Juries on trial
11 July 2007
19 August 2014
28 April 2014
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17 June 2014
If 100 people were asked what the primary difference is between a criminal and a civil trial in England and Wales, a significant percentage would probably say the presence of a jury. In criminal cases (excluding cases in the magistrates courts), the defendants guilt is decided by a jury of 12 of their peers; in civil cases, the decision as to who is right and who is wrong is determined by a judge.
However, is the jury really the right body to determine the outcome of all criminal cases? In particular, is it equipped to reach a verdict in highly complex fraud trials which may last for as long as a year?
A bill which is currently being debated in Parliament is set to abolish juries in fraud trials in certain defined circumstances is this a pragmatic development or the thin end of a rather worrying wedge?
The Fraud (Trials Without A Jury) Bill passed its third reading in the House of Commons in January. However, it is encountering considerable resistance from the House of Lords, so much so that the last Attorney General, Lord Goldsmith, had threatened to use the Parliament Act to force the bill into law in the next parliamentary session.
The proposed legislation would enable prosecution lawyers to apply to a High Court judge for approval for a trial to take place without a jury. If that approval, and the approval of the Lord Chief Justice, is obtained, the trial will be heard and decided, by the judge alone.
The case for the defence
Critics of the bill say the right to trial by jury is the bedrock of the English criminal justice system and that it dates back to the Magna Carta (1215). People trust juries, something which cannot be said of other parts of the criminal justice system. It would also send the wrong signal to the public, namely that, in the typical high-value fraud claim, a white collar criminal would not be answerable to their peers.
The Law Society has described the bill as an overzealous swipe at the criminal justice system. It has been argued that juries should not be dispensed with simply as a way of controlling costs in complex cases and the suggestion that juries are incapable of ensuring justice in fraud trials has been dismissed as a patronising and dangerous assumption. There is also mounting concern among defence solicitors as to how widely trials without juries may eventually be extended.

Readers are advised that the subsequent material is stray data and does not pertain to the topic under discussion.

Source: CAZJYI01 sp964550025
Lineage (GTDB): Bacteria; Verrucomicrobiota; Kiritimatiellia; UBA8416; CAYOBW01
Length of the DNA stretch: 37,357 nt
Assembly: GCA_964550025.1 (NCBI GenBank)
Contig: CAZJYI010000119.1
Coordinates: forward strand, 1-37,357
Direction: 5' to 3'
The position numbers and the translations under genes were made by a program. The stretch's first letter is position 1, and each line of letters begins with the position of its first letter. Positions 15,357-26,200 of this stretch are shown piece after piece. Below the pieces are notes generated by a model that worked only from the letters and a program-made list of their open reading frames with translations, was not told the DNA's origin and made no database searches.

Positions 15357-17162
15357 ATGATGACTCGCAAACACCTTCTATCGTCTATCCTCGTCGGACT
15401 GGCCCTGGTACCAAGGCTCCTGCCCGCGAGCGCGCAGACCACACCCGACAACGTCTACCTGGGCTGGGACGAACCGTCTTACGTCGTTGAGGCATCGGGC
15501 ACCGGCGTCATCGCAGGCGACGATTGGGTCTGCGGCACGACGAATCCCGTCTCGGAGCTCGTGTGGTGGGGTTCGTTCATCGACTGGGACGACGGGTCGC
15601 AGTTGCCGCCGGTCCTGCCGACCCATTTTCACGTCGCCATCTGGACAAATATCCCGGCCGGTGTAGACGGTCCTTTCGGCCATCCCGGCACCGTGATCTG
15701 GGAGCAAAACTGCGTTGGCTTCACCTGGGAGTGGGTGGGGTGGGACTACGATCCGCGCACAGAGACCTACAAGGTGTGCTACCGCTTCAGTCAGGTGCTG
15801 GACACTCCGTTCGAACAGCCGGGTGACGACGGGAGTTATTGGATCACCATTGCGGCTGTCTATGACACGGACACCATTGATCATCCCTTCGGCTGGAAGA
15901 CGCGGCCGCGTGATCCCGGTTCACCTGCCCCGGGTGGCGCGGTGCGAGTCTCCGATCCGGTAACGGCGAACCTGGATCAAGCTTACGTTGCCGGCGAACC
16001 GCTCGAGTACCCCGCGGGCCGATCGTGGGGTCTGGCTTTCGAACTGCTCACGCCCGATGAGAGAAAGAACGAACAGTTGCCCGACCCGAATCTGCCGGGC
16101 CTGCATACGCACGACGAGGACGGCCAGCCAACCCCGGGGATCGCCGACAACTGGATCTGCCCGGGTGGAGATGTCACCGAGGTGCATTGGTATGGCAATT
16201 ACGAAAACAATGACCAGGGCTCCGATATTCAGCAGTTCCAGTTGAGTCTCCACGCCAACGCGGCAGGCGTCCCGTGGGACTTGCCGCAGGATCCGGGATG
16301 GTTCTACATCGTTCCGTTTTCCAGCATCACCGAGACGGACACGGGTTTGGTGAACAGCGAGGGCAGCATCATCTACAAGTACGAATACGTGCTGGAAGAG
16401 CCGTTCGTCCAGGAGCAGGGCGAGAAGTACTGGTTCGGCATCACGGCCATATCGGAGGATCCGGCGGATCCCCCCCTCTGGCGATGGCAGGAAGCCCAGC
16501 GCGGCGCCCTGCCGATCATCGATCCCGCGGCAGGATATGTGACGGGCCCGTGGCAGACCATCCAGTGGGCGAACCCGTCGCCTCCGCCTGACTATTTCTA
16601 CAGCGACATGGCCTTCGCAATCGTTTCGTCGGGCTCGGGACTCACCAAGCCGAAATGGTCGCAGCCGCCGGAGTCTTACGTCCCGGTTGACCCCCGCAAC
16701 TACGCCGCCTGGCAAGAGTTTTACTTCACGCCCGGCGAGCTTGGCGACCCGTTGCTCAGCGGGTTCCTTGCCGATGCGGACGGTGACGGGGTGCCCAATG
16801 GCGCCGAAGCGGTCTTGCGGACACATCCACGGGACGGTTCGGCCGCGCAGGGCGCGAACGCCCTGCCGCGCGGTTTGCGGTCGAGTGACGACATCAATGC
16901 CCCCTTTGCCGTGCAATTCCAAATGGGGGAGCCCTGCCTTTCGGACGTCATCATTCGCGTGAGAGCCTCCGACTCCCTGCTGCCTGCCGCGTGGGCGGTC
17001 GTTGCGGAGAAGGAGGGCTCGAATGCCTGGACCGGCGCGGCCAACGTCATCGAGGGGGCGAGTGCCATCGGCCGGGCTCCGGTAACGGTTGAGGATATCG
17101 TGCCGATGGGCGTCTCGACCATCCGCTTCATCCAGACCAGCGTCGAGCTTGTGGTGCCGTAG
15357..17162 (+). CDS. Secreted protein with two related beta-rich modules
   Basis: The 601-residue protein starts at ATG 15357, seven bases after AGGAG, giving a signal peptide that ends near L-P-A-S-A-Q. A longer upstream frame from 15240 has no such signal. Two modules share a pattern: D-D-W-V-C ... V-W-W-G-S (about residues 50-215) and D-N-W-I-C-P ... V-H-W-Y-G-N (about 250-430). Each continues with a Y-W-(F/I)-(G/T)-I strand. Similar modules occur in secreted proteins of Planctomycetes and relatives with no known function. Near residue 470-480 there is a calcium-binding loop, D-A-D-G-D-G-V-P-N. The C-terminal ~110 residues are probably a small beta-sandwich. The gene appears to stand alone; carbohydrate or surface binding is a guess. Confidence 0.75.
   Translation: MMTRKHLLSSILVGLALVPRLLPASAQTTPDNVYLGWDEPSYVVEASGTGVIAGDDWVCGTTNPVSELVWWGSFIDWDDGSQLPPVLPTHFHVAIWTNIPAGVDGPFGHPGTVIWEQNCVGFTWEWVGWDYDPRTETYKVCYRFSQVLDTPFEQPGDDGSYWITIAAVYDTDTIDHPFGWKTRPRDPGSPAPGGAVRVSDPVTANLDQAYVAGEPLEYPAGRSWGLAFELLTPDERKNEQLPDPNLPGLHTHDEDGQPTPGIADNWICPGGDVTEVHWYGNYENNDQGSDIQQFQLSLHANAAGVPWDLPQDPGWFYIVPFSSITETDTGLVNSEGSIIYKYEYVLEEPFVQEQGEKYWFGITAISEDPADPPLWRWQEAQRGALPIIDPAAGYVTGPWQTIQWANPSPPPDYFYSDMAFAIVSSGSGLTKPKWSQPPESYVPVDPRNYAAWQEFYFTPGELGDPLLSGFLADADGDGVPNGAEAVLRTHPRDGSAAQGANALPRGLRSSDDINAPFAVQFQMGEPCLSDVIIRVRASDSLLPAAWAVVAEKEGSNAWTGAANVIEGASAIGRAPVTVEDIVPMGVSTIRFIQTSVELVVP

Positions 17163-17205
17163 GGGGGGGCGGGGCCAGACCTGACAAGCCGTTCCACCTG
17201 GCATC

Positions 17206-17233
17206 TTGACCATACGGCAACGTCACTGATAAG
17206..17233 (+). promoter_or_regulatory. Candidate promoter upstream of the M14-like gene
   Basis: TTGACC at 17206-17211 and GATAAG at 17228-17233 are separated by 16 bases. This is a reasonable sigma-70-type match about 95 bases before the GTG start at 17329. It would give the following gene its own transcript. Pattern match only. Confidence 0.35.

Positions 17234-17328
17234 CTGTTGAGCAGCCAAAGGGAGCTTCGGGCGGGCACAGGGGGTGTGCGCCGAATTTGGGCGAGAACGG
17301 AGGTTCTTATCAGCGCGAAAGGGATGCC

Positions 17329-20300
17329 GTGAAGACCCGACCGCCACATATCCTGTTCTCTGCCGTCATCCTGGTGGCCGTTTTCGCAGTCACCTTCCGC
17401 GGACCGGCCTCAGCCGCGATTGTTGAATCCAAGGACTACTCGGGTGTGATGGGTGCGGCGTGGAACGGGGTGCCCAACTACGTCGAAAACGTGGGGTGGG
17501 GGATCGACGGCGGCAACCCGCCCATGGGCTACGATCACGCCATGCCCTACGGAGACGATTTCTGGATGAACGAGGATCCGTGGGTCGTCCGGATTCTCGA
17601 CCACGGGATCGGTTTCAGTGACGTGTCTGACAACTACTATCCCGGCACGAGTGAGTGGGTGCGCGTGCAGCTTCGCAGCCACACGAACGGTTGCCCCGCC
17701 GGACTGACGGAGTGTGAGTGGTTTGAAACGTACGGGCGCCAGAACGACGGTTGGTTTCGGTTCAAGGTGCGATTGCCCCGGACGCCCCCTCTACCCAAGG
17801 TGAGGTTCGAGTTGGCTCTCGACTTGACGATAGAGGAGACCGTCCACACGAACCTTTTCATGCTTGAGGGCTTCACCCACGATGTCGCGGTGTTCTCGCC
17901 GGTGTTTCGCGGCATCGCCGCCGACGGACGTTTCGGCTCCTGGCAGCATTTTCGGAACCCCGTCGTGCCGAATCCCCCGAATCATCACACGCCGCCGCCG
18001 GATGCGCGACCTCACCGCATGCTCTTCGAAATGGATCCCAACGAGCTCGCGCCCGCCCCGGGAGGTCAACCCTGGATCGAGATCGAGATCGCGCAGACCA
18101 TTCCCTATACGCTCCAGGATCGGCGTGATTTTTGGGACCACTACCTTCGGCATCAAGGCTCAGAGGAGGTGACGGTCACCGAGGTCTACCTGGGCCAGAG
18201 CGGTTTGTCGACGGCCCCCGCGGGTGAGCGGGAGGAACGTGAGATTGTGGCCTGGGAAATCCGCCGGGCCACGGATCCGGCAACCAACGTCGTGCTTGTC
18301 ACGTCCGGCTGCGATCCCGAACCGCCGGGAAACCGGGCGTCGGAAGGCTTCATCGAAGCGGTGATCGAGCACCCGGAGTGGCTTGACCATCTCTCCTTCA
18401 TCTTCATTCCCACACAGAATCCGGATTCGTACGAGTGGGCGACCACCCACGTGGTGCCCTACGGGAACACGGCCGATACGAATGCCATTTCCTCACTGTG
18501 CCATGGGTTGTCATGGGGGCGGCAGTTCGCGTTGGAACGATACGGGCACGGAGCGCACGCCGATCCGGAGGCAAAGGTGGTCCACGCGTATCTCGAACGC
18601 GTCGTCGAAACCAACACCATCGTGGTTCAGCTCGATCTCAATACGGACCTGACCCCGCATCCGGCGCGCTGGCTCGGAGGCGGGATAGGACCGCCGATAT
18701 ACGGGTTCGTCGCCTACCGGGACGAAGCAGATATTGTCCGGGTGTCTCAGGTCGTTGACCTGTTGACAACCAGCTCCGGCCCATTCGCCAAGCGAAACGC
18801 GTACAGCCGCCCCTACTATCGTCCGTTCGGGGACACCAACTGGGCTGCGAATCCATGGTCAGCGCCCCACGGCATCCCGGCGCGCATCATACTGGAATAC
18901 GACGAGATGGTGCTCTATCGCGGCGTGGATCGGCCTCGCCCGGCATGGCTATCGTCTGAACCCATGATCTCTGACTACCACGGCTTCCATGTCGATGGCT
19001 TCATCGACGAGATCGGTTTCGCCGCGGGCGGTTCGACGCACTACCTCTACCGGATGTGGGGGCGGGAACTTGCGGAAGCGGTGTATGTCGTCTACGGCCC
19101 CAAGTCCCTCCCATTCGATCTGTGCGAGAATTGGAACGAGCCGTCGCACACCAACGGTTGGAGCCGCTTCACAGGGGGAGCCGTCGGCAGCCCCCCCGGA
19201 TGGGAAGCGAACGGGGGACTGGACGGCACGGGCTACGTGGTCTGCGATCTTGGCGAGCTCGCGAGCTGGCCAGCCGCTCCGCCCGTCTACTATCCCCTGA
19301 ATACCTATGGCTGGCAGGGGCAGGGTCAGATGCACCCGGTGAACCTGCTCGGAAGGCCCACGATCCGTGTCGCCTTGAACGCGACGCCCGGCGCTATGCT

It is argued that a group of 12 individuals reflect the diversity of society. By contrast, the vast majority of High Court judges are white, middle or upper class males from a prosecution background. There is a significant danger that judges may become battle hardened, and dismiss defence evidence as the same old story they have heard numerous times before.
The case for the prosecution
Justifying the bill, ministers cite several high-profile fraud trials that have collapsed, such as the Jubilee Line case, which lasted 21 months and collapsed in March 2005, costing the British taxpayer more than 60m. Ministers argue that fraud trials could be quicker, more successful and far more cost effective if the jury were replaced by a High Court judge.
Ministers estimate that between 15 and 20 fraud cases a year would be affected by the Fraud Bill. Lord Goldsmith has said that there currently exists a double standard whereby convictions are gained in simple, petty frauds but more complex cases either have to be abandoned at court or never even reach trial. Society cannot tolerate a situation where it is easy to prosecute blue collar crime and difficult to prosecute white collar crime. It is essential that all individuals are brought to justice and held to account for their actions.
A further issue which must be taken into account is the position of the juror. Cases which last for upwards of a year will clearly play havoc with a jurors personal life not least because it will prevent that individual from going to work.
There are cogent arguments on both sides. It is correct that trial by jury is a fundamental pillar of the English criminal justice system. However, on balance, it is submitted that in certain fraud cases a jury is just not equipped to be the decision-making body. The Fraud Bill will impact on only a small number of cases cases which may otherwise collapse at huge cost to the public, a situation that just cannot be allowed to subsist. As such the Fraud Bill is, it is submitted, the lesser of two evils.
Tom Canning is an associate, and Simon Levene a trainee, in DLA Pipers London litigation and arbitration group